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Current Signal Transduction Therapy


ISSN (Print): 1574-3624
ISSN (Online): 2212-389X

Signal Transduction Therapy with Rationally Designed Kinase Inhibitors

Author(s): Gyorgy Keri, Laszlo Orfi, Daniel Eros, Balint Hegymegi-Barakonyi, Csaba Szantai-Kis, Zoltan Horvath, Frigyes Waczek, Jeno Marosfalvi, Istvan Szabadkai, Janos Pato, Zoltan Greff, Doris Hafenbradl, Henrik Daub, Gerhard Muller, Bert Klebl and Axel Ullrich

Volume 1, Issue 1, 2006

Page: [67 - 95] Pages: 29

DOI: 10.2174/157436206775269190


Signal transduction therapy has become one of the most important areas of drug research. Signaling disorders represent a major cause for the pathological states and many of the recently identified validated target molecules of drug research are signal transduction related macromolecules, mostly kinases. Rational drug design is aimed to achieve the selective inhibition of distinct pathologically relevant signaling enzymes or receptors. In the previous years, the concept of rational drug design has been expanded for a complex process including pathomechanism-based target selection, target validation, structural biology, molecular modeling, structure-activity relationships, pharmacophore-based compound selection and pharmacological optimization. The two main branches of the chemical rational drug design are structurebased design and ligand-based design. Some important examples for the application of 3D structure-based rational drug design in the development of clinically relevant kinase inhibitors are presented. The Nested Chemical Library(™) (NCL) technology is a ligand-based design approach and relies on a knowledge-based approach, where focused libraries around published leads and selected cores are used to generate extended pharmacophore models (Prediction Oriented QSAR). NCL was designed on the platform of a diverse kinase inhibitor library, consisting of small molecule heterocycles, which are organized around 108 core structures. Some examples for testing the library on various targets and Prediction Oriented QSAR models will also be presented. The core elements of the kinase family-biased masterkey concept are the so-called privileged structures that emerge from a sophisticated molecular design and optimization process that encodes for a target family-wide structural commonality in ligand binding. The combination of a kinase family-wide imprinted commonality with additional structural fragments in the molecular periphery of a once established privileged structure allows to synthesize highly active and selective kinase inhibitors. In addition, several kinase inhibitors in preclinical or clinical development and application of 3D structure based rational drug design in the development of clinically relevant kinase inhibitors are reviewed.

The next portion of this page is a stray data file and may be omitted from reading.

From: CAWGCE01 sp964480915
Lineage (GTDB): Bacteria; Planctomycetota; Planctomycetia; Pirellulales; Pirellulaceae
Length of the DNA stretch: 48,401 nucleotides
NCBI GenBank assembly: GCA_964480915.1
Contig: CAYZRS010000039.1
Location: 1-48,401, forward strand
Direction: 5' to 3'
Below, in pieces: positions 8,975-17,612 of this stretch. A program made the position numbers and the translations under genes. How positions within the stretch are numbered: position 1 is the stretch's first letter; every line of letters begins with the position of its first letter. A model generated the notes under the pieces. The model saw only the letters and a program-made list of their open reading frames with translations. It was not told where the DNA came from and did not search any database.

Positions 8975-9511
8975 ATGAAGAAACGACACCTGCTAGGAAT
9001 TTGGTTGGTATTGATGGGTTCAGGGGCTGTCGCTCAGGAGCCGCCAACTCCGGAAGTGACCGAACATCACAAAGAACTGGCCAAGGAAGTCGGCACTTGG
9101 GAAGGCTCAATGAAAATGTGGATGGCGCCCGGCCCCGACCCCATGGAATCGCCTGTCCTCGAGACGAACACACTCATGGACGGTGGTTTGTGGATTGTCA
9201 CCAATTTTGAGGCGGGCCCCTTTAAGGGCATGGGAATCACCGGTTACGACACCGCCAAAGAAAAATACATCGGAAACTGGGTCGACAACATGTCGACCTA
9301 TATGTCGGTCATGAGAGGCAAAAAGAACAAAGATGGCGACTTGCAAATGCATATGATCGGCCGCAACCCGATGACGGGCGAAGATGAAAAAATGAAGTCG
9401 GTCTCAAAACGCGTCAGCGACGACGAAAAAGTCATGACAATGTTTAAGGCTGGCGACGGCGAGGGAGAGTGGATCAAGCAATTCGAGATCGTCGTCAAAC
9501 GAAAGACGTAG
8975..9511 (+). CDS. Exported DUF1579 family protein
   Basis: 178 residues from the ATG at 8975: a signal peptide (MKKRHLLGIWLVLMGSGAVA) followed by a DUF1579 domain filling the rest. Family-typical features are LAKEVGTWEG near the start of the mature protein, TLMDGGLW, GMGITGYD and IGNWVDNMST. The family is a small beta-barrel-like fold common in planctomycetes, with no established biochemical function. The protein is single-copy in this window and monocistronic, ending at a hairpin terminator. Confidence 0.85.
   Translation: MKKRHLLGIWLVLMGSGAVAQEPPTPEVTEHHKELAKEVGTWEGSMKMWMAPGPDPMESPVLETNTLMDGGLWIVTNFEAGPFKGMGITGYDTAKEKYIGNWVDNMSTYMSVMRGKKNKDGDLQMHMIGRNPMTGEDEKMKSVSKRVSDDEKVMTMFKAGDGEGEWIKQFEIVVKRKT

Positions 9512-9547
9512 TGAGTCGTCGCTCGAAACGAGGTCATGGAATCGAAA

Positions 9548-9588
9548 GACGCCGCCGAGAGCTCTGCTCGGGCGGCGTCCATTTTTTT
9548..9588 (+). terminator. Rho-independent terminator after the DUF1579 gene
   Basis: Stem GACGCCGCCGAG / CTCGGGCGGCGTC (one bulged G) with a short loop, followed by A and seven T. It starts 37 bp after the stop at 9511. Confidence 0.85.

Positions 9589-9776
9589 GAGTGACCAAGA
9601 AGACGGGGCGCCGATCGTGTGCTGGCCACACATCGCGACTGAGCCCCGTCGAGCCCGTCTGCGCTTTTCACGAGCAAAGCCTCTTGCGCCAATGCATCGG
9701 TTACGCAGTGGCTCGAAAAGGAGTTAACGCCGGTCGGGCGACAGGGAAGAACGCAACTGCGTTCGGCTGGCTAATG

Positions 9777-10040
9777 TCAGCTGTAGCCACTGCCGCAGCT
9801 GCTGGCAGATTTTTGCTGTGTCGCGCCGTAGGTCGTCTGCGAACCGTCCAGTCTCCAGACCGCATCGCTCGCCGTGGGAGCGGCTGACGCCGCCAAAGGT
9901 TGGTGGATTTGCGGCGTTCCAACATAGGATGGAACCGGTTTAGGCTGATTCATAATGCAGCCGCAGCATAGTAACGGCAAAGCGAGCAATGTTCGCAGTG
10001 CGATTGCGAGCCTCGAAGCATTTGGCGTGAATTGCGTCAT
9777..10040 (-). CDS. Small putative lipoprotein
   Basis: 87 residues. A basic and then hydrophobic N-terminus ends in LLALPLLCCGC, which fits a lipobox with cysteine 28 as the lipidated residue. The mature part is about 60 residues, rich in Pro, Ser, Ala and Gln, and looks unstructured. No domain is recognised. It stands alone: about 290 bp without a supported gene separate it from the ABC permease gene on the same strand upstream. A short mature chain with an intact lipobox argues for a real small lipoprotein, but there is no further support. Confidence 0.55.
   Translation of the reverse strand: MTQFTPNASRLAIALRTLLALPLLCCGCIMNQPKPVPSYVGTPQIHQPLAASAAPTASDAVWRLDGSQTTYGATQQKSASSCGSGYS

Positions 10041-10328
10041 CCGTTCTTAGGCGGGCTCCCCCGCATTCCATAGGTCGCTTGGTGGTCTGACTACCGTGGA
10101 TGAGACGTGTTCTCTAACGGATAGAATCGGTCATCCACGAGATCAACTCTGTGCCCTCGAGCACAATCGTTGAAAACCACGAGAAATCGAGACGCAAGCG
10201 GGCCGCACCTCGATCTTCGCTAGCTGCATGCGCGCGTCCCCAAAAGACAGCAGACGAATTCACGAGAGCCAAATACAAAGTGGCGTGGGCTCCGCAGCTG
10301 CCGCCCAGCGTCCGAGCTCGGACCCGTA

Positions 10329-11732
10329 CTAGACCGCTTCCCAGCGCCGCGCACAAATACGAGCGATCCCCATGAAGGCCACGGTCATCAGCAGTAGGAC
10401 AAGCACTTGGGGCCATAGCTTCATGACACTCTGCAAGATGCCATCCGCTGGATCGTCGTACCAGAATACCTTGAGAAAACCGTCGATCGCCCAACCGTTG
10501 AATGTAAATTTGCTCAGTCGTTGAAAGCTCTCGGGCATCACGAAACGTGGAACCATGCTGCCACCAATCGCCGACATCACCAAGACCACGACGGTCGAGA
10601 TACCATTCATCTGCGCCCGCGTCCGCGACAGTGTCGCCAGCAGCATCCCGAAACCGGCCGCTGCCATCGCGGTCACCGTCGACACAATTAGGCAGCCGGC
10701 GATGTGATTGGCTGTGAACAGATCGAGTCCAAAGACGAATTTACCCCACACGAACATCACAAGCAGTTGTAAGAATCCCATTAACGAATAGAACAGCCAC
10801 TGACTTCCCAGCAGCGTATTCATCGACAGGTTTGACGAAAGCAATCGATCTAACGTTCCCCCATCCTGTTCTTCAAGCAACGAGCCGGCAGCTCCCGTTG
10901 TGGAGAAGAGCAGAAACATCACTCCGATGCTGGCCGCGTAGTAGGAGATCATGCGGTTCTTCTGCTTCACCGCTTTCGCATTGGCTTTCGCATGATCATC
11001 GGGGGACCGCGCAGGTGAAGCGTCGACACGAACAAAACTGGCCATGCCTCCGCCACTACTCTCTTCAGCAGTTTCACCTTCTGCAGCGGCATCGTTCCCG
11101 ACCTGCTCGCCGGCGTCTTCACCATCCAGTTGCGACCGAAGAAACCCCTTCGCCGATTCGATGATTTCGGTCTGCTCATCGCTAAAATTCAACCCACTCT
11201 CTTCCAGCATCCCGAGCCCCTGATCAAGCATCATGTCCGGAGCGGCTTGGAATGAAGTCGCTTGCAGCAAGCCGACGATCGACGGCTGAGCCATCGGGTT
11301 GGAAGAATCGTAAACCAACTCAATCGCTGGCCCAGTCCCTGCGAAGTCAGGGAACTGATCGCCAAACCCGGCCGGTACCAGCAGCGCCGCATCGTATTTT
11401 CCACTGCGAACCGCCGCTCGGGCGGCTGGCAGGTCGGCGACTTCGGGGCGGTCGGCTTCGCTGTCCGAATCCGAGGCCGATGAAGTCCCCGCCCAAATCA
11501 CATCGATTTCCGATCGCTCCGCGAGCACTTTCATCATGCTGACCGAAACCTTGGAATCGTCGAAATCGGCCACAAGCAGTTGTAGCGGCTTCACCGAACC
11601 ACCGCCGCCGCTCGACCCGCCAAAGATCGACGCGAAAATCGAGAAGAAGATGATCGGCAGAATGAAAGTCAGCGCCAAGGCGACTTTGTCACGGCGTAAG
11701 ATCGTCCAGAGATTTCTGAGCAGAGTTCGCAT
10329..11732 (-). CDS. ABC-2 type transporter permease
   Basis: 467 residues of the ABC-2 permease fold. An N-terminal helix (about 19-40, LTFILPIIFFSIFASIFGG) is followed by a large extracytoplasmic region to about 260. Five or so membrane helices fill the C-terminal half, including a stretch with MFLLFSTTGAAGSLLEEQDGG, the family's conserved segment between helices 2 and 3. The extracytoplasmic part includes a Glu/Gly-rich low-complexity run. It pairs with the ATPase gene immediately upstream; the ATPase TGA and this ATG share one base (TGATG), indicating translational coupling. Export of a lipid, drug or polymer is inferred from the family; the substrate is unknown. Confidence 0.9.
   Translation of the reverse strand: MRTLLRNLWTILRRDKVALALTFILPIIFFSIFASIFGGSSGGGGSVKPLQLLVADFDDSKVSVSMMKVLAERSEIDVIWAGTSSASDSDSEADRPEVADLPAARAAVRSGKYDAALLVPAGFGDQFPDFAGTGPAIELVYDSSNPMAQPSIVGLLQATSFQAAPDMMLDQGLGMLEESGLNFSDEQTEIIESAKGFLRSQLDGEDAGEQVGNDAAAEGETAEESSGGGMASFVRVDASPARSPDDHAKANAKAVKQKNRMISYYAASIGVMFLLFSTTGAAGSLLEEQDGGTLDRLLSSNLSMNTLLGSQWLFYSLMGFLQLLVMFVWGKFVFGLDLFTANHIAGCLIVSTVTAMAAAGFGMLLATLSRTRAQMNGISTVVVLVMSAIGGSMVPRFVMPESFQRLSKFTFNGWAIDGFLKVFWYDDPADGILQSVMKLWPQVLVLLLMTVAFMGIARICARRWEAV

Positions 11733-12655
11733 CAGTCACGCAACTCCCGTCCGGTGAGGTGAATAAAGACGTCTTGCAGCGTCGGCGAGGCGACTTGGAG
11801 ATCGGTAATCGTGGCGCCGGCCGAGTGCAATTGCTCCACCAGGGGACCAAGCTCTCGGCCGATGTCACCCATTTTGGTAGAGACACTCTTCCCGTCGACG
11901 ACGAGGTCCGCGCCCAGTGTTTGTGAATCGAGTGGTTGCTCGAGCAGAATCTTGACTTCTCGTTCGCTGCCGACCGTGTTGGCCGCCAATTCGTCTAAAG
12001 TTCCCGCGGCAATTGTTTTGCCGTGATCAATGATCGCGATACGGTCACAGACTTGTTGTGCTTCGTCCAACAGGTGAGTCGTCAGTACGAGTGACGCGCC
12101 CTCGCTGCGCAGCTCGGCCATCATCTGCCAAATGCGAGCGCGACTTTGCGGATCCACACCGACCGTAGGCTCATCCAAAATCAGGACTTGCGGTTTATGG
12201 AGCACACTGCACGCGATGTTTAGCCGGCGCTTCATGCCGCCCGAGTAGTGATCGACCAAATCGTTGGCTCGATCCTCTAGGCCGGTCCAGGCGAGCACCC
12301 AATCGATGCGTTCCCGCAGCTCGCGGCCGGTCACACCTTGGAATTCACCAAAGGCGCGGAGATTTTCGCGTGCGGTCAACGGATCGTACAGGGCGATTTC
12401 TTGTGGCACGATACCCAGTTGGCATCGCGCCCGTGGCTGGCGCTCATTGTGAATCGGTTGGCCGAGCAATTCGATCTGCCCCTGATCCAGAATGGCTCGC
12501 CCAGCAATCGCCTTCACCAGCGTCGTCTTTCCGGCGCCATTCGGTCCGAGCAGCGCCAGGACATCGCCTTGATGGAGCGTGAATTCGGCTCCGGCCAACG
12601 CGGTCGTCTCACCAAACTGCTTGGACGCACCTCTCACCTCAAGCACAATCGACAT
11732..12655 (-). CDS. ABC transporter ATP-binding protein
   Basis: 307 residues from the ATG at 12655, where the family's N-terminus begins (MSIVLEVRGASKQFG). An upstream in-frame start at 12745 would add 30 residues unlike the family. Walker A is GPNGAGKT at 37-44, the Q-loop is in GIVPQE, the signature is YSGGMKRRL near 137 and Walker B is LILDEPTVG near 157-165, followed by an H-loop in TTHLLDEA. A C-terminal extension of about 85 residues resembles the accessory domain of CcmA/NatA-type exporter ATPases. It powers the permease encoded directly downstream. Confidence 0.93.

Keywords: Signal transduction therapy, rational drug design, kinase inhibitor, masterkey, cancer, QSAR

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